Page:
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Million-euro salaries are an insult to democracy itself

In a country where wage inequality rates are amongst the highest in Europe, the million-euro salaries of high official are an insult to social democracy. By Heitor de Sousa.
Photo by Flazingo Photos/Flickr

The 150% rise in wages for the board members of the Civil Aviation National Authority’s (ANAC) regulatory body was in the news this week.  This rise, that also includes retroactive pay from July 2015 onward, is a new episode of an old soap opera - one in every new episodes surprises us.

In a country where wage inequality rates are amongst the highest in Europe, the million-euro salaries of high official are an insult to social democracy. The case of regulatory bodies shall, therefore, be the most evident example of this reality.

What’s more: the right-wing has always insisted on the idea that privatisations represent a measure of alleged economic rationality. They are not, and never have been, so. In this privatisation game, the regulatory bodies have always worked as a turntable between those who make decisions, those who supervise and those who profit. For the Left Bloc, it is clear: the regulatory bodies should regulate. They should protect the state and the people, and not work as a centre of political and social reproduction.

A simple survey demonstrates the outrage those salaries represent. On average, each board member of those entities earn 2.5 times more than the prime minister. In total, the state spends almost 20 million euros a year on roughly 60 people. This is equivalent to the annual salary of over 3.000 workers on the minimum wage. The wage gap between those on the minimum wage and high officials is 26-fold. 25% of workers are on the minimum wage, with a good proportion earning up to €600. These numbers are further proof that privatising strategic sectors and monopolies always cost the country greatly.

The right-wing might very well come forth and say, as it has already, that it would like to limit the salaries of high officials but the troika wouldn’t allow it. Our memory has not deserted us; we remember that it was the same right-wing that, in July 2013, refused a wage cap in the Regulatory Entities’ Legal Framework. What’s more: even in the aforementioned case of the ANAC’s board member, it was a decision by the right-wing government, taken on 31st July 2013, that nominated two of three members of the wage commission that approved the wage rise.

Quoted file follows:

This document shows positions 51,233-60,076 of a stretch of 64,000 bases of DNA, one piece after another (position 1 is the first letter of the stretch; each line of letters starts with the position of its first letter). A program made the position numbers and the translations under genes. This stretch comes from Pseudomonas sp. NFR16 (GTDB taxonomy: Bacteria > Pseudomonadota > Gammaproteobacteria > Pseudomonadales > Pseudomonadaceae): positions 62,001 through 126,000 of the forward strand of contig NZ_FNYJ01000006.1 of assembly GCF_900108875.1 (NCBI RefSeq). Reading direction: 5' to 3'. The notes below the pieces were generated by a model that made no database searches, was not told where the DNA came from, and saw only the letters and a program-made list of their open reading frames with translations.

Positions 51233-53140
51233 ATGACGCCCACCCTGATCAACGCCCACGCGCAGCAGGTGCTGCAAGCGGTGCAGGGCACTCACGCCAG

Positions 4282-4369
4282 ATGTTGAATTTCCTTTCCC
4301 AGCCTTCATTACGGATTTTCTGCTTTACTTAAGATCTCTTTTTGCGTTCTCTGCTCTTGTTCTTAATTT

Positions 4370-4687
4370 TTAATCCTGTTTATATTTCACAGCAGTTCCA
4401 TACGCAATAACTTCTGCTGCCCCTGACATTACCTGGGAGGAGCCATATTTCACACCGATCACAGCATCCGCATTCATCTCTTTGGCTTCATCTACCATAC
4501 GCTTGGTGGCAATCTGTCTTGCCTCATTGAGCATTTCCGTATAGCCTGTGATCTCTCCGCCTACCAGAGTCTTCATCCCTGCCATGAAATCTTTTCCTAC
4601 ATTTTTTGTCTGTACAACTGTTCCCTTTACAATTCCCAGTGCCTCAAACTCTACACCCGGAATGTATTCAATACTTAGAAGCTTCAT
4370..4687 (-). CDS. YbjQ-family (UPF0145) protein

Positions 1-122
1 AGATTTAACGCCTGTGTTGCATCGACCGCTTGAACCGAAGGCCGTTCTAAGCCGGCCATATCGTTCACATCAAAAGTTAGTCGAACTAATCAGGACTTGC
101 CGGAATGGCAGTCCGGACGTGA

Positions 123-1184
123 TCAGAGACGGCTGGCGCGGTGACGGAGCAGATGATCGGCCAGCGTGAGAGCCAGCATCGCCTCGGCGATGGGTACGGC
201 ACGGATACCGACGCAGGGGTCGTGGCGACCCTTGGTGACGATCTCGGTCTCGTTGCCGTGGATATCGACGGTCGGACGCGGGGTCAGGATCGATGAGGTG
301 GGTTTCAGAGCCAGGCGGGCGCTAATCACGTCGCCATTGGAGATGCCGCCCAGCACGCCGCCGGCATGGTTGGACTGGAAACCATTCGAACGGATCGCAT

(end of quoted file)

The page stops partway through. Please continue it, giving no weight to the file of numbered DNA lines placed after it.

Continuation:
The right-wing’s actions are proof of its political incoherence. But let us be clear: if the right is to be coherent with what was said two years ago, there are no reasons why the proposal of a wage cap for public servants should not be unanimously approved.

The Left Bloc takes its share of responsibility and will put forward a proposal to limit the wages of high public officials in this Parliamentary term. It is not acceptable that a public official should earn more than the prime minister. If someone needs to earn more than the prime minister in order to guarantee their independence, then we know that no money in the world can truly do so.

I finish as I began: in a country where wage inequality rates are amongst the highest in Europe, the million-euro salaries of high official are an insult to social democracy. The same political centre that always thought it impossible to raise the minimum wage is the same that turned a blind eye to the million-euro wages of some public officials. And this must end. Commitment and demand. We already got the commitment to raise the minimum wage of those who work for their living; those to whom the month is always shorter than their needs. It is now time for the demands of those who do not accept that inequality should be the rule, in a country that has to respect itself.

Political declaration of the Left Bloc read in parliament on February 3rd 2016. Translated by João Areal for Esquerda.net/English.

Sobre o/a autor(a)

Deputado e dirigente do Bloco de Esquerda, economista.
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